T^3/S_3, is the above orbifold. --> In mathematics, a configuration space (also known as Fadell's configuration space) is a construction closely related to state spaces or phase spaces in physics.

## Coset

In mathematics, if G is a group, and H is a subgroup of G, and g is an element of G, then Only when H is normal will the set of right cosets and the set of left cosets of H coincide, which is one definition of normality of a subgroup.

## Cubic crystal system

In crystallography, the cubic (or isometric) crystal system is a crystal system where the unit cell is in the shape of a cube.

## Cyclic permutation

In mathematics, and in particular in group theory, a cyclic permutation (or cycle) is a permutation of the elements of some set X which maps the elements of some subset S of X to each other in a cyclic fashion, while fixing (that is, mapping to themselves) all other elements of X. If S has k elements, the cycle is called a k-cycle.

## Decimal

The decimal numeral system (also called base-ten positional numeral system, and occasionally called denary) is the standard system for denoting integer and non-integer numbers.

## Divisibility rule

A divisibility rule is a shorthand way of determining whether a given integer is divisible by a fixed divisor without performing the division, usually by examining its digits.

## Division (mathematics)

Division is one of the four basic operations of arithmetic, the others being addition, subtraction, and multiplication.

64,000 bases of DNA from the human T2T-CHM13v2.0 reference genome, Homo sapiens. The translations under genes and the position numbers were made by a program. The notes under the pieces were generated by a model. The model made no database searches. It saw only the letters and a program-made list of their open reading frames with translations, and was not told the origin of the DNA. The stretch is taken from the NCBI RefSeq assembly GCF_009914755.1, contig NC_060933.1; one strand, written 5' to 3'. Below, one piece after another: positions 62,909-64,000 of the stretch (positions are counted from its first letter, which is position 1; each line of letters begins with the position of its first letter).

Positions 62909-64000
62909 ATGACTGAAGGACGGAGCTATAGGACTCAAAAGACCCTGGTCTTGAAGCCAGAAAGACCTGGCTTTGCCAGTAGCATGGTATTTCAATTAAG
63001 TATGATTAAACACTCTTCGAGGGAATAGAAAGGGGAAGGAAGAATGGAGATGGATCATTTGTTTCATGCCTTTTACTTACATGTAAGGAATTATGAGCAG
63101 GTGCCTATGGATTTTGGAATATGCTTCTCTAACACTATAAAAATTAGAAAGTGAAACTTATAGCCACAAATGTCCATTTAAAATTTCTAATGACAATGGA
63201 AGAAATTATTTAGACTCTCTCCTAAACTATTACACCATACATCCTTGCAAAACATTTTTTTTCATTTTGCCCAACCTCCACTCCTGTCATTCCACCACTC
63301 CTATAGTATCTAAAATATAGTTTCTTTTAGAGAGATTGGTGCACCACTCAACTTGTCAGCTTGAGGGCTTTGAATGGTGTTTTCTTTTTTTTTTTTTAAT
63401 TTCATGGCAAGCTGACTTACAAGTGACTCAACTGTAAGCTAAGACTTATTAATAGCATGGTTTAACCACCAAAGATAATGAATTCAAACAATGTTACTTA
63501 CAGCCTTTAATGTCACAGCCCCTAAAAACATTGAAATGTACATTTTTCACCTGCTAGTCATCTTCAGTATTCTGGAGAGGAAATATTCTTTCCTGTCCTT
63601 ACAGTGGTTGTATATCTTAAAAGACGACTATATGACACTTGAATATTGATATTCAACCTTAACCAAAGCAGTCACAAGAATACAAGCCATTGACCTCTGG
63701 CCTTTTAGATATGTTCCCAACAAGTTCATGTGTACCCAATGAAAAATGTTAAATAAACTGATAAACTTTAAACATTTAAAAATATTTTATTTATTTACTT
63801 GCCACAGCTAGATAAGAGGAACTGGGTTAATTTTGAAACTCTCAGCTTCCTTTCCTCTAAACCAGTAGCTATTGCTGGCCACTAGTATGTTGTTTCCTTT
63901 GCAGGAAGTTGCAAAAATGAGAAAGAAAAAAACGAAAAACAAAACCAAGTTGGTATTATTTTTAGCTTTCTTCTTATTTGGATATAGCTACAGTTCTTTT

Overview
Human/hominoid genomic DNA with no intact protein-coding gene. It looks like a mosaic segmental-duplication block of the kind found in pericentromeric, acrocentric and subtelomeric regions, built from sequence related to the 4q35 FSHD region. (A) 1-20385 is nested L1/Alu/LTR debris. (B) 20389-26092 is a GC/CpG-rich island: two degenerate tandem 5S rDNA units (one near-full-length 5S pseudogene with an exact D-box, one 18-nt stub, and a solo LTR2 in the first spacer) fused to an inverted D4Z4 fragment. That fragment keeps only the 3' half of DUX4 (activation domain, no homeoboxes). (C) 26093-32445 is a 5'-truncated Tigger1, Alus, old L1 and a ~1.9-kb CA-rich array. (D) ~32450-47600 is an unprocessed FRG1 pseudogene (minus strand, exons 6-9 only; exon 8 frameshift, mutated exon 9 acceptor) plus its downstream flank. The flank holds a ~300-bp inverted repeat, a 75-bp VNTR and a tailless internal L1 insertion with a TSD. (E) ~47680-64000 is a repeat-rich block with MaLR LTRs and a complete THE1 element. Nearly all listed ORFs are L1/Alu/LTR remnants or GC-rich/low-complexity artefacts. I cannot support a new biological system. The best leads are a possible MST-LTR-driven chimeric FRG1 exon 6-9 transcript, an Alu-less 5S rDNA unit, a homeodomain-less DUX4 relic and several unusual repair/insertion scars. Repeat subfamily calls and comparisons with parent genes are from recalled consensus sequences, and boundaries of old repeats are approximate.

## Divisor

In mathematics, a divisor of an integer n, also called a factor of n, is an integer m that may be multiplied by some integer to produce n. In this case, one also says that n is a multiple of m. An integer n is divisible by another integer m if m is a divisor of n; this implies dividing n by m leaves no remainder.

## Error detection and correction

In information theory and coding theory with applications in computer science and telecommunication, error detection and correction or error control are techniques that enable reliable delivery of digital data over unreliable communication channels.

## Euclidean space

In geometry, Euclidean space encompasses the two-dimensional Euclidean plane, the three-dimensional space of Euclidean geometry, and certain other spaces.

## Even and odd functions

In mathematics, even functions and odd functions are functions which satisfy particular symmetry relations, with respect to taking additive inverses.